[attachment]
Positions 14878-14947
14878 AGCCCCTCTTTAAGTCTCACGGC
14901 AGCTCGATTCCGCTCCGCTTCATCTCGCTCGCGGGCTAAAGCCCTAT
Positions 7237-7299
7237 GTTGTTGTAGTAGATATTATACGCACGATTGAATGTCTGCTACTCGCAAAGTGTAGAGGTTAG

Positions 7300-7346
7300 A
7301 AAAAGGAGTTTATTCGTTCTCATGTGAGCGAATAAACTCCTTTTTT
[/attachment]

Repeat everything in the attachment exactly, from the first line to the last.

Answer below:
Positions 14878-14947
14878 AGCCCCTCTTTAAGTCTCACGGC
14901 AGCTCGATTCCGCTCCGCTTCATCTCGCTCGCGGGCTAAAGCCCTAT
Positions 7237-7299
7237 GTTGTTGTAGTAGATATTATACGCACGATTGAATGTCTGCTACTCGCAAAGTGTAGAGGTTAG

Positions 7300-7346
7300 A
7301 AAAAGGAGTTTATTCGTTCTCATGTGAGCGAATAAACTCCTTTTTT